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Self Control in Society, Mind, and Brain$
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Ran Hassin, Kevin Ochsner, and Yaacov Trope

Print publication date: 2010

Print ISBN-13: 9780195391381

Published to Oxford Scholarship Online: May 2010

DOI: 10.1093/acprof:oso/9780195391381.001.0001

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Self-Control Over Automatic Associations

Self-Control Over Automatic Associations

(p.243) CHAPTER 13 Self-Control Over Automatic Associations
Self Control in Society, Mind, and Brain

Karen Gonsalkorale

Jeffrey W. Sherman

Thomas J. Allen

Oxford University Press

Processes that permit control over automatic impulses are critical to a range of goal-directed behaviors. This chapter examines the role of self-control in implicit attitudes. It is widely assumed that implicit attitude measures reflect the automatic activation of stored associations, whose expression cannot be altered by controlled processes. We review research from the Quad model (Sherman et al., 2008) to highlight the importance of two self-control processes in determining the influence of automatically activated associations. The findings of this research indicate that processes relating to detecting appropriate responses and overcoming associations contribute to performance on implicit attitude measures. These two processes work together to enable self-control of automatic associations; one process detects that control is needed, and the other process overcomes the associations to permit correct behavior. Implications for understanding self-control dilemmas are discussed.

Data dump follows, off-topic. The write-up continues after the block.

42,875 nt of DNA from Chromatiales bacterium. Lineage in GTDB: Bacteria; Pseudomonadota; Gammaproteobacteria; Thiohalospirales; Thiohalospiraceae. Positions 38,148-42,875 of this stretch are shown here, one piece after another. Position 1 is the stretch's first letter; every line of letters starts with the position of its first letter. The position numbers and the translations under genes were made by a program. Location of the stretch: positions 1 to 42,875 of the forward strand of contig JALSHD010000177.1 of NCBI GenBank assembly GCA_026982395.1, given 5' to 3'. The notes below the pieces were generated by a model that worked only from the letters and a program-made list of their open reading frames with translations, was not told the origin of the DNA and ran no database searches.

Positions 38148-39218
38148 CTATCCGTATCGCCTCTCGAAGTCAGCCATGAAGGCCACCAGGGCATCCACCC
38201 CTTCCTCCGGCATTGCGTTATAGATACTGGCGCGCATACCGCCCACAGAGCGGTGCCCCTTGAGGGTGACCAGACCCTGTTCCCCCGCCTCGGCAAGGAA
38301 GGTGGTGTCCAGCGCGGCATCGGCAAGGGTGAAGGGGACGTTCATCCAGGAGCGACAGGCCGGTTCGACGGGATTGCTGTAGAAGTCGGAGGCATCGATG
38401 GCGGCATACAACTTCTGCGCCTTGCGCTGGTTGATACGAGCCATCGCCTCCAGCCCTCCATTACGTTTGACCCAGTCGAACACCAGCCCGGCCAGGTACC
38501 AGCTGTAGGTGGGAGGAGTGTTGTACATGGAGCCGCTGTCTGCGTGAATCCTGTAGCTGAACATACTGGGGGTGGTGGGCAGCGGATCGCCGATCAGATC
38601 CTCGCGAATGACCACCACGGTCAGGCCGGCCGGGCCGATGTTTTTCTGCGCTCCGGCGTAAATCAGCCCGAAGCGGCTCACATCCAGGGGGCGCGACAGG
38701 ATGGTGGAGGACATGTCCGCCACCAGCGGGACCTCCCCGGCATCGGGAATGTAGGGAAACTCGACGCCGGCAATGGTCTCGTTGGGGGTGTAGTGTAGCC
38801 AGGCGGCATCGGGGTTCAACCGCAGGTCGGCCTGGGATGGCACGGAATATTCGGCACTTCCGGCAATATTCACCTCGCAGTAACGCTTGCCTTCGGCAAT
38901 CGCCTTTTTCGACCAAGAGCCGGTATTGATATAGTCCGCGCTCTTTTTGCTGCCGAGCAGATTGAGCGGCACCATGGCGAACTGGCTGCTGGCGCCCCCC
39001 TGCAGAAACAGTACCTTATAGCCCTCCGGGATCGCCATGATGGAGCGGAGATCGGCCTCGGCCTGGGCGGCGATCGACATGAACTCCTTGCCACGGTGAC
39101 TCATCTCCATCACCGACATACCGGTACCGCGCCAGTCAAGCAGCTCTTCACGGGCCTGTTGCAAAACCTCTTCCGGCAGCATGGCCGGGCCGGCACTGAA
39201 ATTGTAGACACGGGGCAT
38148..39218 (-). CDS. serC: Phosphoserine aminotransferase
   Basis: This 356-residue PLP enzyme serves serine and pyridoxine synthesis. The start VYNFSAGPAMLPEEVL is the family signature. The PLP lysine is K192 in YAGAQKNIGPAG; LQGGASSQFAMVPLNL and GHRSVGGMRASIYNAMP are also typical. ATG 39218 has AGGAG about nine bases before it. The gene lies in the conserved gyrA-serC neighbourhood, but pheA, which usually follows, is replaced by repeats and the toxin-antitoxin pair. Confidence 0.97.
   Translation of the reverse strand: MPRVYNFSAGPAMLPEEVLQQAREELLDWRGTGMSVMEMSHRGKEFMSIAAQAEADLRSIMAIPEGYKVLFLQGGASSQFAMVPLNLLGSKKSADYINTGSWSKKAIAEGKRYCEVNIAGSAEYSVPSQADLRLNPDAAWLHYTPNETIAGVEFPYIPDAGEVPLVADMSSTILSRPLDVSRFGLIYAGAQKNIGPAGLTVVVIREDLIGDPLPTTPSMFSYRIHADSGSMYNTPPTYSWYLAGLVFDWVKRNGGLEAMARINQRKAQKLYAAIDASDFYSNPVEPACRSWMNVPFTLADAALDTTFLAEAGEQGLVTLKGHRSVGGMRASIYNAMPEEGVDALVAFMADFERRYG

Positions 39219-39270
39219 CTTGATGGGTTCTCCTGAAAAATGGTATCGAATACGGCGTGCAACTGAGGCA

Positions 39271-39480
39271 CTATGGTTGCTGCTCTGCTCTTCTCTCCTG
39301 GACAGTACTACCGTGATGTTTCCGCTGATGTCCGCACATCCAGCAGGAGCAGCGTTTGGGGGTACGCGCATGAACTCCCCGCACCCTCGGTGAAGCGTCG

Keywords:   implicit attitudes, automatic associations, self-regulation, detection, overcoming bias

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